There are two San Francisco Recreation and Park centers that are more queer-focused in the San Francisco Bay Area: Eureka Valley Recreation Center and Harvey Milk Arts Center. The sports activities generate the most revenue for SF Rec & Park, thereby allowing more creative avenues to unfold in social groups and activities. It seems some centers do better at cultivating the LGBT youth of our day. Harvey Milk Arts Center and Eureka Square Recreation Center are able to develop these avenues because the sports activities have taken off at their facilities.
Eureka Valley is nestled in the Castro District, at 100 Collingswood Street. They have a mix of extreme sports, such as kayaking groups or Brazilian martial arts, and social groups such as children’s programs, recovery programs, and youth advocacy events. They have taken advantage of the productive sports programs and utilized the revenue stream it created to give more power to the LGBT programming, which appears to be successful. When you walk in the door, you will find a very queer-friendly atmosphere. The center has created this vibe, set up to help the community and understand its needs. While the primary aspect of the center is dedicated to standard park & recreation, the leaders here have ‘upped the ante’, so to speak, with their advocacy programs and intense LGBT cultural alliances.
A source described it as “still a family atmosphere & sex positive” at the same time. LGBT youth advocacy programs are available through the age of 24. There are other age-range groups as well. You can register for any recreation programs they offer by first creating an account. To do this, call them at (415)831-6810.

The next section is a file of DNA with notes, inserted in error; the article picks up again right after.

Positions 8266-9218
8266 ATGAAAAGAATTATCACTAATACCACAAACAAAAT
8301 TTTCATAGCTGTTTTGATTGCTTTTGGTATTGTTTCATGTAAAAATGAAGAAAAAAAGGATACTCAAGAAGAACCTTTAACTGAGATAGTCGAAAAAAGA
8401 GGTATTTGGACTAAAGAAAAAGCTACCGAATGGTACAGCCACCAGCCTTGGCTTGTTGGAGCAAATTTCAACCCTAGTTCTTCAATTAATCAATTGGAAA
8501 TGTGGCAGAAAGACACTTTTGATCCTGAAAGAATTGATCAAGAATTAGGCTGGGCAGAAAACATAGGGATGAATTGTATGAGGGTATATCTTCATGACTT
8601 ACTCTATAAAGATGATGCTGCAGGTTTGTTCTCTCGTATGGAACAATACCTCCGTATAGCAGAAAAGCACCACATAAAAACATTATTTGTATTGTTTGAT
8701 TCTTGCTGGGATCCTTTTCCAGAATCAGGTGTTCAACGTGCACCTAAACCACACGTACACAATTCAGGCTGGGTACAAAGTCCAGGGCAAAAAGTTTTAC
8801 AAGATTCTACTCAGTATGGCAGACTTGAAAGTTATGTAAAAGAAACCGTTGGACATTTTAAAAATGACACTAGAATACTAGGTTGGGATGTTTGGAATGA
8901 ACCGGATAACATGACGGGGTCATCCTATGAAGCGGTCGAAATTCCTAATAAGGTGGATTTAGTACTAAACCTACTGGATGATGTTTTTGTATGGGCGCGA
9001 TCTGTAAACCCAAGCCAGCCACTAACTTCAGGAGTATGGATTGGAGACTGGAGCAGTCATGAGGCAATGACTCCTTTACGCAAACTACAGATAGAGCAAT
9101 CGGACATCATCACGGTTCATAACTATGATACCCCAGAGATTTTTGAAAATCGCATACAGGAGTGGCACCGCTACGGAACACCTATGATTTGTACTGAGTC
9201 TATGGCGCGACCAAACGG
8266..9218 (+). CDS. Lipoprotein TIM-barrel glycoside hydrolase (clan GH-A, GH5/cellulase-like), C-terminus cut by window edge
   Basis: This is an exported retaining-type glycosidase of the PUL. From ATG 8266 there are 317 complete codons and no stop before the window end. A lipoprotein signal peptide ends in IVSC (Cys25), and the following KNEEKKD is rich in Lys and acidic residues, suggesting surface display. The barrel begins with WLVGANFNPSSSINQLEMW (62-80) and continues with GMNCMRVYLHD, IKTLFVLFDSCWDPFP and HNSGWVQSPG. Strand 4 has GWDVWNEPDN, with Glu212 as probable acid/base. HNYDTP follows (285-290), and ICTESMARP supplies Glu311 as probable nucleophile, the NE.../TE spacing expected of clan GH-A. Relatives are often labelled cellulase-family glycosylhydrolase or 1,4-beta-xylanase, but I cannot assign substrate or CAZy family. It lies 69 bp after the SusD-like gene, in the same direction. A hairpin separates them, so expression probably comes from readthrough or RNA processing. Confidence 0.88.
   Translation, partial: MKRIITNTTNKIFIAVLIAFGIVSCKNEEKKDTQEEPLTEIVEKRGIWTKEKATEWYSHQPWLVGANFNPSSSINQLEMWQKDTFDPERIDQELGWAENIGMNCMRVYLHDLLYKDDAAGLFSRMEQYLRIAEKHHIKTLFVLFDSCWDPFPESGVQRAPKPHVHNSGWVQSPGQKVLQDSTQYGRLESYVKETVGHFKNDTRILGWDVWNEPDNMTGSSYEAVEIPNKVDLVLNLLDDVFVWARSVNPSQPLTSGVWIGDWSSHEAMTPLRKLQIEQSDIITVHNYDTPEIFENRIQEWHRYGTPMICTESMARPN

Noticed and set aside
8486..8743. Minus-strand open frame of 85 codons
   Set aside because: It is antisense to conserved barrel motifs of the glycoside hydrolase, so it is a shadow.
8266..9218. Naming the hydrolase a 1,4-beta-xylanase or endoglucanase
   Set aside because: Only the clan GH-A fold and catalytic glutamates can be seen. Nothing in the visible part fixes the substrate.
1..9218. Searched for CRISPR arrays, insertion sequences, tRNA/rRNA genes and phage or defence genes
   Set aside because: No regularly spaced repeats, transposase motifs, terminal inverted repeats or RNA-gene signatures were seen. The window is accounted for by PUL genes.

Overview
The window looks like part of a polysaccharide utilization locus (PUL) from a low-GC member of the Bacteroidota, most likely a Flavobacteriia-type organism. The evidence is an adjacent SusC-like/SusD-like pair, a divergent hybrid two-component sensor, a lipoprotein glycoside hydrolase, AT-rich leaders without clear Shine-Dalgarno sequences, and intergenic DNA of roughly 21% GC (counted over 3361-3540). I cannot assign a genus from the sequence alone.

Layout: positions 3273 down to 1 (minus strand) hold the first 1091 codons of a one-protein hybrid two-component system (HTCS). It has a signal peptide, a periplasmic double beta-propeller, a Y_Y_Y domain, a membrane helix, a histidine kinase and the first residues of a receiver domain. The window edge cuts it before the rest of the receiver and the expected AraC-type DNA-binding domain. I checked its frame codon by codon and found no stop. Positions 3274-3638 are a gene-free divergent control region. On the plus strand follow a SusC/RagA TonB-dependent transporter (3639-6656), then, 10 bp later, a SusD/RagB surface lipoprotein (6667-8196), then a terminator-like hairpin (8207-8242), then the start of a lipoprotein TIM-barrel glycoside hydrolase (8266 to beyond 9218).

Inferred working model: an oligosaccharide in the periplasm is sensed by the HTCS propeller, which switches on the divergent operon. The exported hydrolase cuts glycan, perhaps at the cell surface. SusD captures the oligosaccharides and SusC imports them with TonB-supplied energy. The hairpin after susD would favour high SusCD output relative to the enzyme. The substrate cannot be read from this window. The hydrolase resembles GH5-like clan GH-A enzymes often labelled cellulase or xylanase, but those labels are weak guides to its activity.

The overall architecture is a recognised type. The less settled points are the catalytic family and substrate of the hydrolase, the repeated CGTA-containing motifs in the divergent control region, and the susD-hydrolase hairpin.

The Harvey Milk Arts Center has several youth classes and has the cutting-edge technology even some business offices are missing. Kids have choices like media or music production, or dance & theater. You can call this center at (415)554-8742 or stop in. Their hours are: Monday through Friday, 9:30 a.m. to 9:30 p.m, and Saturdays from 9 a.m. to 5 p.m. “Youth really have a spot there to explore their artistic side not usually associated with a recreation center”, another source states. “They have a dance studio, rehearsal rooms and even teach kids how to produce their art via Mac computers. A great avenue for Rec & Park to go would be to have a youth advocacy program started specifically by youth, run by youth, and with minimal adult supervision.” This may be an idea they are considering.
When it comes to participation in SF Recreation and Park activities, anyone is welcome to be involved. What about the cost? The cost varies depending on the activity. However, SF Rec & Park has allotted certain scholarship money available on a sliding scale. To qualify, one can go to the main office at McLaren Lodge. This is at 501 Stanyan Street, right outside of Golden Gate Park and across from The Panhandle. Bring documentation for proof of residency, such as a utility bill, and show proof of income- this could be in the form of a disability payment, state aid, or your regular paycheck. It will then be determined if one is eligible for a full or partial scholarship to use towards all activities. It truly is something everyone can be involved in.
To learn more about classes, space availability, or how to get involved, please visit: www.sfrecpark.org